Disney, Comcast, AT&T face streaming battle from Reuters


© Reuters. FILE PHOTO: The Disney +, Netflix, HBOMax and CBS logos in this combo photo from Reuters files

By Helen Coster

(Reuters) – In the next year, when coronavirus vaccines roll out globally, consumers are expected to return to restaurants, sports arenas and movie theaters.

But with films like “Matrix 4”, “In the Heights” and “Dune” coming on TV at the same time as the theaters, and the Marvel series “The Falcon and the Winter Soldier” and “Loki” coming on Disney + will they even want to be streamed?

The pandemic accelerated the push of subscription streaming video services like Netflix (NASDAQ 🙂 and Disney +, which was already underway, and resulted in a surplus of top-notch content for consumers in 2021. But behind the scenes of this new golden age of television is a battle for the future of Hollywood.

2020 was the year major media companies placed their bets on AT&T Inc (NYSE :), Comcast Corp (NASDAQ 🙂 and Walt Disney (NYSE 🙂 Co announces new strategies for how and where content is distributed. While their approaches vary, they come together in a unique focus on streaming video to address viewers directly.

It is less clear who will emerge victorious when the pandemic is over. Will the experience of seeing a movie in a theater – with a community of fans, a huge screen, and enveloping sound – beat the convenience and lower cost of watching it at home?

The answer will help determine the future of Hollywood in 2022 and beyond.

AT & T’s Warner Bros studio took the boldest step of its peers when it announced plans to release all of its 2021 films in theaters and on the HBO Max streaming service on the same day, including potential blockbusters like “Matrix 4 “,” The Suicide Squad “. “Dune” and “In the Heights”. “Wonder Woman 1984” will be in theaters and on HBO Max on December 25th.

Warner Bros said the strategy, which AT&T CEO John Stankey described as a “win-win-win” for consumers and partners, will stay in place for a year.

“I don’t know why they had to go all year round,” said Patty Jenkins, director of Wonder Woman 1984, in an interview with Reuters. “I wish we could have waited and seen what happened to the theaters.”

Comcast’s Universal Pictures took a less drastic approach, going through contracts with three major theater operators – AMC Entertainment (NYSE 🙂 Holdings and Cinemark Holdings (NYSE 🙂 Inc, and Canada’s Cineplex – at the cinema window.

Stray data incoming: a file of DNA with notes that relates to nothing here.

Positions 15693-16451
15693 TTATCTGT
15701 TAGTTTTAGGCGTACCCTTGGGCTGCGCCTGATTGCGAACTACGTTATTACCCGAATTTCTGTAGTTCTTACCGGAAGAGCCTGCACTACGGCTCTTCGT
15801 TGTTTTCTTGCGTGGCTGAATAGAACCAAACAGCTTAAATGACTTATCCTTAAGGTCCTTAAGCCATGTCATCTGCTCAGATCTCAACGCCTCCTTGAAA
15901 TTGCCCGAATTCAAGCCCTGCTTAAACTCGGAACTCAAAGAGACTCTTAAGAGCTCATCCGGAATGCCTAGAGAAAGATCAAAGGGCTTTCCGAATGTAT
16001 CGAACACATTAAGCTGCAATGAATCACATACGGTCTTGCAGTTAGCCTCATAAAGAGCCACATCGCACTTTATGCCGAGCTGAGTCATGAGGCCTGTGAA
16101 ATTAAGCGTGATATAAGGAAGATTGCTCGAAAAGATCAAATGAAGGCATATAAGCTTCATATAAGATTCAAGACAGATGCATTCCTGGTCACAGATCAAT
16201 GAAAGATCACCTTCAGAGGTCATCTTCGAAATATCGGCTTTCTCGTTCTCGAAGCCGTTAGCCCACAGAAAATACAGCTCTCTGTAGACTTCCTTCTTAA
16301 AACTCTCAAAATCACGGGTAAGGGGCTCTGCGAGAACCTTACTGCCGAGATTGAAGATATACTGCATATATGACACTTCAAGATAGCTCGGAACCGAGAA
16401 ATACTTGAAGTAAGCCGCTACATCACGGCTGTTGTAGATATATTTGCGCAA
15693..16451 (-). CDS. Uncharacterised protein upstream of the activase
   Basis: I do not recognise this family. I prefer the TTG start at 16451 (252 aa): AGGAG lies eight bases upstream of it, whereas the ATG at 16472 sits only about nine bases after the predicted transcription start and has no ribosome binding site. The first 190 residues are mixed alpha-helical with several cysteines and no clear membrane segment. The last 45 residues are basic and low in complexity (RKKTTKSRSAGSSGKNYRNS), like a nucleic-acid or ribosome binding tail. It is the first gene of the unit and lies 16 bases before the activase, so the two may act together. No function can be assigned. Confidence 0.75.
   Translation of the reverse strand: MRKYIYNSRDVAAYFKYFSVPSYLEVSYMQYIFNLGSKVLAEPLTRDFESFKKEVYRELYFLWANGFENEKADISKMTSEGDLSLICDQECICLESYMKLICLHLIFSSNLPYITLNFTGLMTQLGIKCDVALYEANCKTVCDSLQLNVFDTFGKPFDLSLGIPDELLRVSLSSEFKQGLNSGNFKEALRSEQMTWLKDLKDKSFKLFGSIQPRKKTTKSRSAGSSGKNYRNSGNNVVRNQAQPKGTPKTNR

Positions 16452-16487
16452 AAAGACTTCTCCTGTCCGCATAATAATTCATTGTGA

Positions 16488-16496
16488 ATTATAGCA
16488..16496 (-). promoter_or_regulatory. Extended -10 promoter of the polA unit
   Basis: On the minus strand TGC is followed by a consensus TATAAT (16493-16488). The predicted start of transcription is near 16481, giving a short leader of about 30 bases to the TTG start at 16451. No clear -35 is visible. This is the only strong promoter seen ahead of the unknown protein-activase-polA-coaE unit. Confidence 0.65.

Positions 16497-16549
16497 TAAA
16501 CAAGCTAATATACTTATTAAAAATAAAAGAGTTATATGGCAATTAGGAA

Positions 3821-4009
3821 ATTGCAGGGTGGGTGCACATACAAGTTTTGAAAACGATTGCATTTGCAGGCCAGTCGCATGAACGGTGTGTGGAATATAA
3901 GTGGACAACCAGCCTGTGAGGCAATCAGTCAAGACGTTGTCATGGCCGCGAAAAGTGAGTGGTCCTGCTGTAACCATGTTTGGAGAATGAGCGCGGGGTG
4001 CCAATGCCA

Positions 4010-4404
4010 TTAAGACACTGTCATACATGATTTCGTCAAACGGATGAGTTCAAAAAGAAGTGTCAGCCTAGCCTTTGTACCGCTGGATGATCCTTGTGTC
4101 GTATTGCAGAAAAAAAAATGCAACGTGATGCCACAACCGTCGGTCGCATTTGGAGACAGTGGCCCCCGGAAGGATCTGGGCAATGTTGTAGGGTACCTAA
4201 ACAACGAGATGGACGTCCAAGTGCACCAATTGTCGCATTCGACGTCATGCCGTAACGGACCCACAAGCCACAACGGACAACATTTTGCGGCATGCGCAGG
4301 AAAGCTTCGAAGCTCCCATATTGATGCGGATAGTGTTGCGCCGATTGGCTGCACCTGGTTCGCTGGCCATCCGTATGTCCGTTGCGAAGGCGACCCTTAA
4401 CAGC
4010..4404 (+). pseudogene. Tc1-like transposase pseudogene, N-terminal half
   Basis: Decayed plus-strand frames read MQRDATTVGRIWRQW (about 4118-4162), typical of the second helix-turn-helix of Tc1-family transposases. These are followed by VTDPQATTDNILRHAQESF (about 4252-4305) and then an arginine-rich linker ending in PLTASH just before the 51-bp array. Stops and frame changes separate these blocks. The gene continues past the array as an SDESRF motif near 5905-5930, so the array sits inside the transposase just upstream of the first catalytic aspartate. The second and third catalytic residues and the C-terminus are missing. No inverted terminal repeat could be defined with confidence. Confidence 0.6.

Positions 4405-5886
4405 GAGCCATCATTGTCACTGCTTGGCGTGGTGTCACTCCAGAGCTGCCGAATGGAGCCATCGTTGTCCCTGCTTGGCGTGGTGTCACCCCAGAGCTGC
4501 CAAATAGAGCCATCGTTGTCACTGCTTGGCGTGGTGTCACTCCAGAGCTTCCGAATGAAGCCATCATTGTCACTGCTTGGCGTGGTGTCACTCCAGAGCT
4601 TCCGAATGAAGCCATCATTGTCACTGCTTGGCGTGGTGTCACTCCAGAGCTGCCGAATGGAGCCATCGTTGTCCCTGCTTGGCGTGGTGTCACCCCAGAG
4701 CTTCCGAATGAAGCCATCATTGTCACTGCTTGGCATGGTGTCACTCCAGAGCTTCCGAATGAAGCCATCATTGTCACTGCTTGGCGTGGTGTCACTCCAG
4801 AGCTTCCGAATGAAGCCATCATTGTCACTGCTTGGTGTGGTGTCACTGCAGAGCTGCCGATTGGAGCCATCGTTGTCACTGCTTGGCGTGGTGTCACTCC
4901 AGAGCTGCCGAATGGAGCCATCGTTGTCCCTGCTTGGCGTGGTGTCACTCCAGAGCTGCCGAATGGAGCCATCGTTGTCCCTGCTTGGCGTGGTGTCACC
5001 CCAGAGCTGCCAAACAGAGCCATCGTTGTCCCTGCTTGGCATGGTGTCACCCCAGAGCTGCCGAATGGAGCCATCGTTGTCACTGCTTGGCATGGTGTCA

The parties agreed to shorten the window between the theatrical release and the theatrical release of a film. After only 17 days in the cinemas of one of these operators, Universal was able to make films such as “Sing 2” or “Minions: The Rise of Gru” available on digital platforms for USD 19.99.

Rather than announcing major changes to its movie release strategy, Disney decided to recharge its streaming services. The company plans to release 10 new TV series in each of the Marvel and Star Wars franchises, including two spin-offs from The Mandalorian, on the Disney + streaming service over the next few years.

A further 15 live action shows from Disney Animation and Pixar and 15 feature films from Disney Animation and Pixar will be available on the service.

Customers should expect 100 or more titles on Disney + every year, executives said on Dec. 10. To fund the $ 16 billion, Disney plans to spend on new content in fiscal 2024. In March 2021, Disney will increase the price of Disney + by US $ 1 in the US to US $ 7.99 per month and EUR 2 in continental Europe to EUR 8.99 (US $ 10.92).

In early 2021 ViacomCBS (NASDAQ 🙂 will rename its CBS All Access streaming service to “Paramount +”. This includes episodes and films from ViacomCBS-owned brands like Comedy Central and Paramount Pictures, including series like “The Twilight Zone”. and “The Good Fight”.

These changes couldn’t have happened so quickly without the pandemic, though some Hollywood insiders consider them inevitable.

“Without a doubt, we are in the great curve of change that I believe has been due from the very beginning of humans (premium video on demand),” actor Tom Hanks said in December. “(Probably) since the VHS cassette was first introduced cheaply, this is only just on the horizon.”

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